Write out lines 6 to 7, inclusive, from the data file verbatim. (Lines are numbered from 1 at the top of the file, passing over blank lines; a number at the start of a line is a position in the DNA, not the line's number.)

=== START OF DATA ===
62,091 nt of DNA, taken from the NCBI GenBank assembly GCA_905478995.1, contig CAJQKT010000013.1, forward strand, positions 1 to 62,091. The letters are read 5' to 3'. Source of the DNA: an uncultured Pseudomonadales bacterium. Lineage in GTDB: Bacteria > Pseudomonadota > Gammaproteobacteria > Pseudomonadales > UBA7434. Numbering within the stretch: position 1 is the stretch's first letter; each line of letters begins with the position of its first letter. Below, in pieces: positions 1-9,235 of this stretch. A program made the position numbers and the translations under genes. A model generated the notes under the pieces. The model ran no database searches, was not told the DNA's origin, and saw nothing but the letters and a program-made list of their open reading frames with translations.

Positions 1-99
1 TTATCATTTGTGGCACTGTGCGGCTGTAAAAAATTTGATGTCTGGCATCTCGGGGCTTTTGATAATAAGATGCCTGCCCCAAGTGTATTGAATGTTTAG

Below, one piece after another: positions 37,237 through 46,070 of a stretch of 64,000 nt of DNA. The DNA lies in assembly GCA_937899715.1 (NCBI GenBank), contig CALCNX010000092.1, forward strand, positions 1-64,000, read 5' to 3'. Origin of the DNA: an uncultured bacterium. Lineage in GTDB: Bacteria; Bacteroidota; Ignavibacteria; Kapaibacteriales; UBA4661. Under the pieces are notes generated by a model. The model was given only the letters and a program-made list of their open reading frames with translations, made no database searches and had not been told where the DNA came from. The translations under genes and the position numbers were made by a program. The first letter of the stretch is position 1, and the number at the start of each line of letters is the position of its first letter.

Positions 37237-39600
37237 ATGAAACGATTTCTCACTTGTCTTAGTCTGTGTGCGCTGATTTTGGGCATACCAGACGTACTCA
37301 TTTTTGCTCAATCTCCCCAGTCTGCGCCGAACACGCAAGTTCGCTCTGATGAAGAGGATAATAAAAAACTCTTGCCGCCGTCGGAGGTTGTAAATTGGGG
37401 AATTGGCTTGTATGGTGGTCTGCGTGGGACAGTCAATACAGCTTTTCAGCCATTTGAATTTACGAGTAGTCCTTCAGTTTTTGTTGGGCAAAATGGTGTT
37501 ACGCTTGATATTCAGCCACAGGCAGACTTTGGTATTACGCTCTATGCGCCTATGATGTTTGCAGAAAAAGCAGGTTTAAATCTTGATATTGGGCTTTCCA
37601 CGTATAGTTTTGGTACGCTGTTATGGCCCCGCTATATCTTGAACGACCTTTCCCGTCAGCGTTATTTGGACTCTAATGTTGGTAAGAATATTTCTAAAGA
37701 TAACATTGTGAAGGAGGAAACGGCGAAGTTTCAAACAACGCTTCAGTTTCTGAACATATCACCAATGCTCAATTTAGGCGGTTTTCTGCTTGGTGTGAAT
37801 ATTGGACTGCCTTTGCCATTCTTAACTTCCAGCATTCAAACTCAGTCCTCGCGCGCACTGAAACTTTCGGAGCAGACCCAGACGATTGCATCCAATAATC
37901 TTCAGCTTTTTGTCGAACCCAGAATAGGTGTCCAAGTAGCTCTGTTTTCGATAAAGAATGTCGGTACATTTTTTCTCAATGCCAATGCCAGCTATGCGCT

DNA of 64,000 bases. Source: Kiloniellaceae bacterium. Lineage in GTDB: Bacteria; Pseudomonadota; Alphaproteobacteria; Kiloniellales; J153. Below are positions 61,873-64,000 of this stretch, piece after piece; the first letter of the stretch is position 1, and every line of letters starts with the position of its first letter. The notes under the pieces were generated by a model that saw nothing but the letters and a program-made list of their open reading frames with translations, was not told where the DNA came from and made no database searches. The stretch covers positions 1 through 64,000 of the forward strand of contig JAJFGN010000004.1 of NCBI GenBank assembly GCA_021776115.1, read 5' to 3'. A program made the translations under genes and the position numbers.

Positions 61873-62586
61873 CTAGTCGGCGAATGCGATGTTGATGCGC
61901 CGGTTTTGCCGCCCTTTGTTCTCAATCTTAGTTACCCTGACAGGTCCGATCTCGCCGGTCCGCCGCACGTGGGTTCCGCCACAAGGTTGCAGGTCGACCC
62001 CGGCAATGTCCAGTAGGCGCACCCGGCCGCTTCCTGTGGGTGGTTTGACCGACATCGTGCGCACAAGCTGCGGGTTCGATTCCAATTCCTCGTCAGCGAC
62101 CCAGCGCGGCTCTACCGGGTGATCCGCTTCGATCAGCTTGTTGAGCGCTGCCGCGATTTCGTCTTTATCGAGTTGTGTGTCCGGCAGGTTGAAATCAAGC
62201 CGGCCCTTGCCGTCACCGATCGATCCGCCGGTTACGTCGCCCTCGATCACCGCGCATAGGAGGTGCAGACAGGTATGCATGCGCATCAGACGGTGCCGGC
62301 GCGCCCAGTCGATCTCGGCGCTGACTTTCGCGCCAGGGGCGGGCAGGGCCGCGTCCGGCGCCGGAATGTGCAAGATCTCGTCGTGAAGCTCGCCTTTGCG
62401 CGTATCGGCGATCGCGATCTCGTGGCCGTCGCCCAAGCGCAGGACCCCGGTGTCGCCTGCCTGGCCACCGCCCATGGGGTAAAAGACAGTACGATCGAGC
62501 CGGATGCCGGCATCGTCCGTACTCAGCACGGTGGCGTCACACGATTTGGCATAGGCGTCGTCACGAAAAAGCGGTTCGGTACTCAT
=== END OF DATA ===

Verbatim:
37237 ATGAAACGATTTCTCACTTGTCTTAGTCTGTGTGCGCTGATTTTGGGCATACCAGACGTACTCA
37301 TTTTTGCTCAATCTCCCCAGTCTGCGCCGAACACGCAAGTTCGCTCTGATGAAGAGGATAATAAAAAACTCTTGCCGCCGTCGGAGGTTGTAAATTGGGG